Figure 2. Expression of IL-4 mRNA in PA317 packaging and NIH 3T3 cells transduced with MSCVneo or MSCVneo.IL-4 retroviral vectors, as outlined. MSCVneo.IL-4 or control MSCVneo retroviral vectors were transfected into the GP+E-86 packaging cell line, as described in Materials and Methods. Using G418, high titers of retrovirus producing GP+E-86 cells were selected and supernatants derived from these cells were subsequently used to infect the amphotropic PA317 packaging cell line and NIH 3T3 target cells. Total RNA was extracted from transduced cells and RT-PCR was used to detect IL-4 mRNA. β-Actin was used as a positive control in all experiments. PCR products were visualized on 2% agarose gels with ethidium bromide.
Transduction of BB Spleen Cells with MSCVneo.IL-4
We further examined whether whole BB spleen cells can be transduced with the IL-4 gene. Forty-eight hours after activation in the presence of IL-2, whole spleen cells were infected with retroviruses expressing MSCVneo.IL-4. Five days later, we examined the expression of IL-4 and neo mRNA using RT-PCR. Spleen cells transduced with MSCVneo.IL-4 expressed both IL-4 and neo (Figure 3), suggesting that the IL-4 gene was transcribed in these cells.
Figure 3. Expression of IL-4 mRNA in BB spleen cells transduced with MSCVneo or MSCVneo.IL-4 retroviral vectors, as outlined. BB spleen cells were activated for 48 h with Con A in the presence of rIL-2, harvested and subsequently incubated in the presence of MSCVneo.IL-4-containing supernatants, as described in Materials and Methods. Total RNA was extracted from transduced cells and the presence IL-4 mRNA was examined by RT-PCR. β-Actin was used as a positive control. PCR products were visualized on 2% agarose gels with ethidium bromide.
Treatment of BB Rats with Transduced Spleen Cells
Five to ten million transduced spleen cells were administered to 3-4 week old prediabetic BB rats. We observed that 50% (6/12) of the rats treated with cells that had been infected with the MSCVneo.IL-4 vector developed hyperglycemia at the age of 10-14 weeks. In contrast, 83.3% (10/12) of rats treated with the control vector developed hyperglycemia at the same age (Figure 4). Using log rank analysis, this difference failed to reach statistical significance, probably because of the small number of rats used in each group (P=0.150).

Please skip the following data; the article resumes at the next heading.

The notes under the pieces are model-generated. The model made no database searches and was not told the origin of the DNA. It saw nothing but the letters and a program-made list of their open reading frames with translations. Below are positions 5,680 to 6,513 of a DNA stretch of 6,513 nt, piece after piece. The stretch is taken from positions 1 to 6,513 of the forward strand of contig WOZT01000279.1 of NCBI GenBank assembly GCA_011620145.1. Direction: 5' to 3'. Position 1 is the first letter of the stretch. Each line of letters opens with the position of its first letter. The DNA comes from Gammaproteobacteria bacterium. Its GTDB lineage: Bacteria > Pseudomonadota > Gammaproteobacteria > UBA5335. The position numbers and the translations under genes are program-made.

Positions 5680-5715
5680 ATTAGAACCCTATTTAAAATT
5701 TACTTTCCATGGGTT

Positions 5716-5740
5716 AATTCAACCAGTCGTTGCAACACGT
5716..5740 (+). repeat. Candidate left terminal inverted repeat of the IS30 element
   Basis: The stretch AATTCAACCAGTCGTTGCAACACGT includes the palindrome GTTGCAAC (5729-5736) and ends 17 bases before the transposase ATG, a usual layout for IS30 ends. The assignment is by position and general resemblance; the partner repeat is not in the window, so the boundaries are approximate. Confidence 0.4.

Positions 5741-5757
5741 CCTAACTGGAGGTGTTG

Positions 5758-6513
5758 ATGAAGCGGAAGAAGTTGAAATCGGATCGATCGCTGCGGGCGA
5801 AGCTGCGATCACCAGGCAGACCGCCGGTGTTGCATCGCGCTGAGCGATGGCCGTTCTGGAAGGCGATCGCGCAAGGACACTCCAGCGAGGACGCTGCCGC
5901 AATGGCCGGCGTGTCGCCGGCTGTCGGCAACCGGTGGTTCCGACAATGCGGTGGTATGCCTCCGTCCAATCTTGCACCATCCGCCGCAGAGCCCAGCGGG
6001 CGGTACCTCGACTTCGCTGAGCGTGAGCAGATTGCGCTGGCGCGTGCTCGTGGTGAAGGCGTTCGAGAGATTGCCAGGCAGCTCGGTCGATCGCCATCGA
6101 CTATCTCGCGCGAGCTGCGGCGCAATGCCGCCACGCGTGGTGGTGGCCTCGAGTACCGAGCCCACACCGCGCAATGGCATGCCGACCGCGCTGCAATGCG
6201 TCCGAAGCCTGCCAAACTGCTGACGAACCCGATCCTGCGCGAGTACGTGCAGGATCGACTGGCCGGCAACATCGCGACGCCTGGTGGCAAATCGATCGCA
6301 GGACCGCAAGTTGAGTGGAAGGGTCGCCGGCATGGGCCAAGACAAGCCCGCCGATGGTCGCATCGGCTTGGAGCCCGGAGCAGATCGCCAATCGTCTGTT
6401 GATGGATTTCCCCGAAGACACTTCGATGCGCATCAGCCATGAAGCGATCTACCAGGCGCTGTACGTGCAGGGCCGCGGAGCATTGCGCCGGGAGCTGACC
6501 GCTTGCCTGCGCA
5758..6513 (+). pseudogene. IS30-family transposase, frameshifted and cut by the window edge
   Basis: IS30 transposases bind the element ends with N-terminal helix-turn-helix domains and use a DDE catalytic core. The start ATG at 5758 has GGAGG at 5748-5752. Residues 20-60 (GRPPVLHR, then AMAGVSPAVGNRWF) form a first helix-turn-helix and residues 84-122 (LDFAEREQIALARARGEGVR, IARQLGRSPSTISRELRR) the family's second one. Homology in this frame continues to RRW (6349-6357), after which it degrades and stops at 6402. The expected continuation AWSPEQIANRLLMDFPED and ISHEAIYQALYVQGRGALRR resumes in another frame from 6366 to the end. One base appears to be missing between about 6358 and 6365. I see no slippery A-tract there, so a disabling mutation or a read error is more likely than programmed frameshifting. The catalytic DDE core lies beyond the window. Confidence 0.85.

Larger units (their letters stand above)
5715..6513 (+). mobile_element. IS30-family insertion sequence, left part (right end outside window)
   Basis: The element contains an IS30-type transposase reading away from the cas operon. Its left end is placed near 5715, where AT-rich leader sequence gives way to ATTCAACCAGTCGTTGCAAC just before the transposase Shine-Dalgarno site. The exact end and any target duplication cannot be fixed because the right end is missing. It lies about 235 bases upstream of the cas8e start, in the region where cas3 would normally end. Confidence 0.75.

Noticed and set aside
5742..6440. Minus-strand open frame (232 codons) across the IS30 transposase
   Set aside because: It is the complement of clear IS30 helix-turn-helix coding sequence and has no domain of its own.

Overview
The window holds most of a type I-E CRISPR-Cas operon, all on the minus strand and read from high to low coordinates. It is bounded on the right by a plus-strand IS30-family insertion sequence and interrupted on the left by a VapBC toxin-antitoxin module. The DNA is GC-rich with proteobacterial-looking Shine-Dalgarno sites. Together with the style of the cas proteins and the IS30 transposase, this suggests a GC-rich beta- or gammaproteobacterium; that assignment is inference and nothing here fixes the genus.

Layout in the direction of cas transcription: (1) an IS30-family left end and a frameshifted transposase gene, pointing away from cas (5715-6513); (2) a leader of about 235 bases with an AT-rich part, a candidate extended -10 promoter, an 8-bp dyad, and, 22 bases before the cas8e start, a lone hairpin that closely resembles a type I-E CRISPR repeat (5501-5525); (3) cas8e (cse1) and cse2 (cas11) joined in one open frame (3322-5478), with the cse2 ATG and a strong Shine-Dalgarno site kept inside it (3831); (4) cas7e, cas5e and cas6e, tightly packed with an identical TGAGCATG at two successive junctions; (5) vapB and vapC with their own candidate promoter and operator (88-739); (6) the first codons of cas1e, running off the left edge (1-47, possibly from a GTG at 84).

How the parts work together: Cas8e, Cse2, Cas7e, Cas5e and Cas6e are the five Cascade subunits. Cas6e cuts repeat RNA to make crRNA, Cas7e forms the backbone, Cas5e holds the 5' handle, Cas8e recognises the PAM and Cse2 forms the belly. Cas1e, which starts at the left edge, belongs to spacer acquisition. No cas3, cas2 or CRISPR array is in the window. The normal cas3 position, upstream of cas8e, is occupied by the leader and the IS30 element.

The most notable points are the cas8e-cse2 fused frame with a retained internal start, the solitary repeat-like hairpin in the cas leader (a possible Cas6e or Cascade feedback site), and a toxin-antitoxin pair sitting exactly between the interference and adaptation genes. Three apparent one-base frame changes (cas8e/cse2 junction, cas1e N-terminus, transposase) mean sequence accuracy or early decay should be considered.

Figure 4. The incidence of diabetes in BB rats treated with whole spleen cells transduced with MSCVneo.IL- 4 retroviral vector. Twelve prediabetic 3-4 wk old BB rats were injected with 5-10x106 MSCVneo.IL-4 transduced cells (Treatment) and 12 rats were treated with control cells containing MSCVneo control vector (Control). Blood glucose measurements (two successive daily plasma glucose measurements greater than 11.1 mmol/L) were used to assess diabetes. Using Kaplan Meier survival analysis with log rank test no significant difference (P=0.150) was found between rats treated with transduced cells and the control group.
Expression of neo in Treated BB Rats
However, in order to support our conclusion, we then tested whether the neo gene is expressed in BB rats treated with MSCVneo.IL-4 transduced spleen cells. Total RNA was extracted from the spleens of BB rats 6 and 12 months following treatment. Using RT-PCR analysis, we readily detected neo mRNA in the spleens of animals that had received MSCVneo.IL-4. Message encoding neo was not detectable in the spleen cells of the control naïve animals (Figure 5).
Figure 5. Expression of neo mRNA in spleen cells of BB rats treated 6 months previously with either untransduced cells or with MSCVneo.IL-4 transduced spleen cells. Total RNA was extracted from the spleens of treated rats and expression of the neo marker gene was determined by RT-PCR β-Actin was used as a positive control. PCR products were visualized on 2% agarose gels with ethidium bromide.
In this study, we developed a relatively simple gene therapy protocol, using whole spleen cells as carriers for the transfer of IL-4 to BB rats which are a model of Type 1 diabetes mellitus. Our findings demonstrate that BB rat spleen cells can be transduced with the rat IL-4 gene and express IL-4 mRNA and that a single administration of IL- 4 transduced cells to BB rats can lead to longterm expression of the transgene and a partial protection against the disease. The data are not conclusive because of the small number of animals used.
The mechanism by which IL-4 transduced cells protect from the onset of the disease is still unclear. However, our data suggest that the level of IL-4 expressed by the transferred cells is sufficient to modulate the immune response of BB rats. Our findings are consistent with previous reports that the transfer of spleen cells transduced with retroviruses expressing IL-4 are protected from diabetes [17, 18, 19]. It has been proposed that these cells protect from this disease by homing to pancreatic islets and downregulating autoreactive T cells [17, 18, 19].
In conclusion, our findings suggest that the BB rat can be used as a useful model to study gene therapy for diabetes. In addition, our findings demonstrate that IL-4 based gene therapy has potential therapeutic value for preventing Type 1 autoimmune diabetes in humans.